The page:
Description
FIELD OF THE INVENTION

This invention relates generally to the field of image processing, and in particular to an image processing method for enhancing the spatial resolution of multispectral digital imagery by merging or fusing the data with a higher spatial resolution panchromatic image. This technique is often referred to as band sharpening or pan-sharpening.

BACKGROUND OF THE INVENTION

Past, current, and future air-borne and space-borne imaging systems have the capability to acquire high spatial resolution panchromatic (pan) imagery along with lower spatial resolution, higher spectral resolution, multispectral imagery. Techniques have been developed to increase the spatial resolution of the multispectral data by merging the higher spatial resolution information of the pan image with the multispectral bands through a technique known as pan-sharpening. Pan-sharpening enhances the interpretability and the utility of the multispectral data. Pan-sharpening with a single high spatial resolution pan image also allows the multispectral bands to be acquired at an even lower spatial resolution. This is advantageous in that systems can be designed with lower bandwidth and storage requirements. Lower multispectral spatial resolution can also allow for increased spectral resolution when designing future imaging systems.

In the pan-sharpening process, a lower spatial resolution multispectral image is first registered (if necessary) to a higher spatial resolution pan image. Next, the registered multispectral image is merged with the pan image producing a multispectral image with higher spatial resolution. This merging process usually involves transforming the multispectral bands from the original multispectral band space into an alternative transform space. Image transformations retain all of the information present in the original multispectral bands and the transformed data is often more interpretable than the original data. Once the multispectral bands have been transformed into a transform space, the higher resolution pan image is swapped for (i.e. replaced with) the first transform band and the data is transformed back to original multispectral band space to yield the pan-sharpened multispectral data. Traditional ways of performing pan-sharpening have been shown to increase the spatial resolution of the multispectral data but they also have been shown to alter the spectral integrity of the data. Two widely used pan-sharpening techniques, as described in "Comparison of Three Different Methods to Merge Multiresolution and Multispectral Data", Chavez et al, Photogrammetric Engineering & Remote Sensing, March 1991, pages 295-303, are the Intensity, Hue, and Saturation (IHS) transform technique and the Principle Components (PC) transform technique.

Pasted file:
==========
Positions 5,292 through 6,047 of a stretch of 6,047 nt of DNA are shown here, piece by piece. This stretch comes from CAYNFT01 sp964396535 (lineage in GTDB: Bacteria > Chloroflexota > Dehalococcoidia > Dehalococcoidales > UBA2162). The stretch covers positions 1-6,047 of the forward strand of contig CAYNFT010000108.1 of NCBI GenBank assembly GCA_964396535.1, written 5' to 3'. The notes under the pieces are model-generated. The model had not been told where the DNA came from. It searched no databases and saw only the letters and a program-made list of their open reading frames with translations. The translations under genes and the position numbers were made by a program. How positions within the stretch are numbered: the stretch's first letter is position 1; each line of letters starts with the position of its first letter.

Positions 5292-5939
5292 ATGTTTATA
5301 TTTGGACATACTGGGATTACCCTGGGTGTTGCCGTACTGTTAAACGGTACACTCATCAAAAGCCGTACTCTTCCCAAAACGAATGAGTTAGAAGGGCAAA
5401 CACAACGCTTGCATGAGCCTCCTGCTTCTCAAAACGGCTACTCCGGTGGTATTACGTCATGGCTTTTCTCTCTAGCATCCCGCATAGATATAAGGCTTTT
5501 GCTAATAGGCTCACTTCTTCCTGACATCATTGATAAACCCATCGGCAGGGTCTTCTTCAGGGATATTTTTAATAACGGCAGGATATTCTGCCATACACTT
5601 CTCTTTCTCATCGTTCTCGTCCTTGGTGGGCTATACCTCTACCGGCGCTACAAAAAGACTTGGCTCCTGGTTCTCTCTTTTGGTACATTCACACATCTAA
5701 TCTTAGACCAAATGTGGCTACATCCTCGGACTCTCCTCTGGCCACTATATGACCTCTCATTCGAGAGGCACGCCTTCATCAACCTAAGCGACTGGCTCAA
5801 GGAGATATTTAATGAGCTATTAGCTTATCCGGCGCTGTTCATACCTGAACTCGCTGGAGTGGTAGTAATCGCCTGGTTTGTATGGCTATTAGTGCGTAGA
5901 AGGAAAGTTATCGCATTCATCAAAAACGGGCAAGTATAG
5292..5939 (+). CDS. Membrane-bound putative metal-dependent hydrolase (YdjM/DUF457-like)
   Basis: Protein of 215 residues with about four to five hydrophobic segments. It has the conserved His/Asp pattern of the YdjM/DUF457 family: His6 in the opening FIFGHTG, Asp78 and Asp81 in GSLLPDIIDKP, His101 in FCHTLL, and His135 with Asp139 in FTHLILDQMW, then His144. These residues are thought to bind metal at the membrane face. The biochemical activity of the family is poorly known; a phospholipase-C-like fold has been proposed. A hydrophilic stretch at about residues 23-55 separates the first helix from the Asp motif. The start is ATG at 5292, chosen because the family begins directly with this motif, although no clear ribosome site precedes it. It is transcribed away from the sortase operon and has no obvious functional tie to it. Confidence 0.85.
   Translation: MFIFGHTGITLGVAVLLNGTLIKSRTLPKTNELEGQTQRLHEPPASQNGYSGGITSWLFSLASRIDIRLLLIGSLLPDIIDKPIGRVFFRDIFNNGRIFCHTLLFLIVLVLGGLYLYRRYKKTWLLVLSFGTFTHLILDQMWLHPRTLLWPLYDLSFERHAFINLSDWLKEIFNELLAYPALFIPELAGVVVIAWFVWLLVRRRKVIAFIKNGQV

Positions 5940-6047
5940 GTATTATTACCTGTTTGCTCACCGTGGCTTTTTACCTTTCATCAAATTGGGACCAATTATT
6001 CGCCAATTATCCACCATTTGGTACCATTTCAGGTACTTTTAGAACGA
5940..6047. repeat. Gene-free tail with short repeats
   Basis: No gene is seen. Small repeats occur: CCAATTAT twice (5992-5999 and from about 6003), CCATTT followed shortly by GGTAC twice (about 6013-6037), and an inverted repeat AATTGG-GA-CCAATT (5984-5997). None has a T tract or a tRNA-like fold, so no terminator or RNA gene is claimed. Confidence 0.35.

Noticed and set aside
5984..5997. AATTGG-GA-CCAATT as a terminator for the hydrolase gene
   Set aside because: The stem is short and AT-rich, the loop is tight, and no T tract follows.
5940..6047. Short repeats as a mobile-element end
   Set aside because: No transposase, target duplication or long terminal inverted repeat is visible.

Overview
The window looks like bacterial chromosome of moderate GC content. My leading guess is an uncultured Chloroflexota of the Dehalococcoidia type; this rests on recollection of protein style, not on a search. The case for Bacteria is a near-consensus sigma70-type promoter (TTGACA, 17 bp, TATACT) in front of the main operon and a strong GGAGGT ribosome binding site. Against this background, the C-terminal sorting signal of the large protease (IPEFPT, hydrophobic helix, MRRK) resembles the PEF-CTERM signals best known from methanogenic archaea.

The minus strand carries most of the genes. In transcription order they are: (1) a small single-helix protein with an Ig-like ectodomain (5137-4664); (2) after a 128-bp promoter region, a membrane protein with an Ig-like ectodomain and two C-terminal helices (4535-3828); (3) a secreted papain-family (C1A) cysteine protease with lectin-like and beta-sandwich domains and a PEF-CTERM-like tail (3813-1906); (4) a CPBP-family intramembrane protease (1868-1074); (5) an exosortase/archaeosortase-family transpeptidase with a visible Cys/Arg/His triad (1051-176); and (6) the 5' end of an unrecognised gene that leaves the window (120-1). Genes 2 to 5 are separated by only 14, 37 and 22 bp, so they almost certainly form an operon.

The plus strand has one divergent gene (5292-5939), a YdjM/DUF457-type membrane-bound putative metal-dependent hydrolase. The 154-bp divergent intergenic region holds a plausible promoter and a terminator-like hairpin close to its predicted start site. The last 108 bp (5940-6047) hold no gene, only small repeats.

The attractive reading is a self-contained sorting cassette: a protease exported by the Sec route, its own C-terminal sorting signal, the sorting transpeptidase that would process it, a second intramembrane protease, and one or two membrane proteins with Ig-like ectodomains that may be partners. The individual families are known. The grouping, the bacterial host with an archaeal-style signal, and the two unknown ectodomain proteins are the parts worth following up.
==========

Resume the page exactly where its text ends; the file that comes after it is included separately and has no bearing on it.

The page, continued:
The IHS transform technique is one of the most commonly used methods to pan-sharpen lower resolution multispectral data. In this method, a diagram of which is shown in FIG. 1, three of the total number (N) of low resolution multispectral bands 10 are transformed from original multispectral band space to IHS space 12. The mean digital count (μ) and standard deviation (σ) of the intensity band (I) are then calculated 14 and the mean and standard deviation of the higher resolution pan image (P) 16 are also calculated 18. The higher resolution pan band is then modified 20 so that the mean and standard deviation of the image match the mean and standard deviation of the intensity band using the equation:

ModifiedP=(P*Gain)+Bias                                    (1)

where ##EQU1## and

Bias=μI-(Gain*μP)                                    (3)

This modification forces the global statistics of the two images to be similar in an attempt to preserve the spectral characteristics of the original multispectral data. The modified pan image is then swapped for the intensity band 22 and the data is back-transformed into original multispectral band space 24. This technique does improve the spatial resolution of the three lower resolution multispectral bands 26, however, there are two drawbacks to this technique. First, only three multispectral bands can be processed at one time. Hence, this method works well for color imagery which only have a red, green, and blue band, but most multispectral systems have more than three bands. This means that the process must be repeated for each three-band combination a user wishes to produce. Secondly, even though the global statistics of the higher resolution pan band and the intensity band are forced to be similar, the two images still may not look the same (i.e. they may not have similar local statistics). FIG. 2 shows the histograms (i.e. gray level distributions) of two images that visually are very different and yet both have the same global statistics (i.e. mean and standard deviation). This radiometric difference between the intensity band and the pan band may result in a change of spectral information when the IHS bands are back-transformed to original multispectral band space. Colors in certain areas of the pan-sharpened image may not match the colors of the original multispectral data.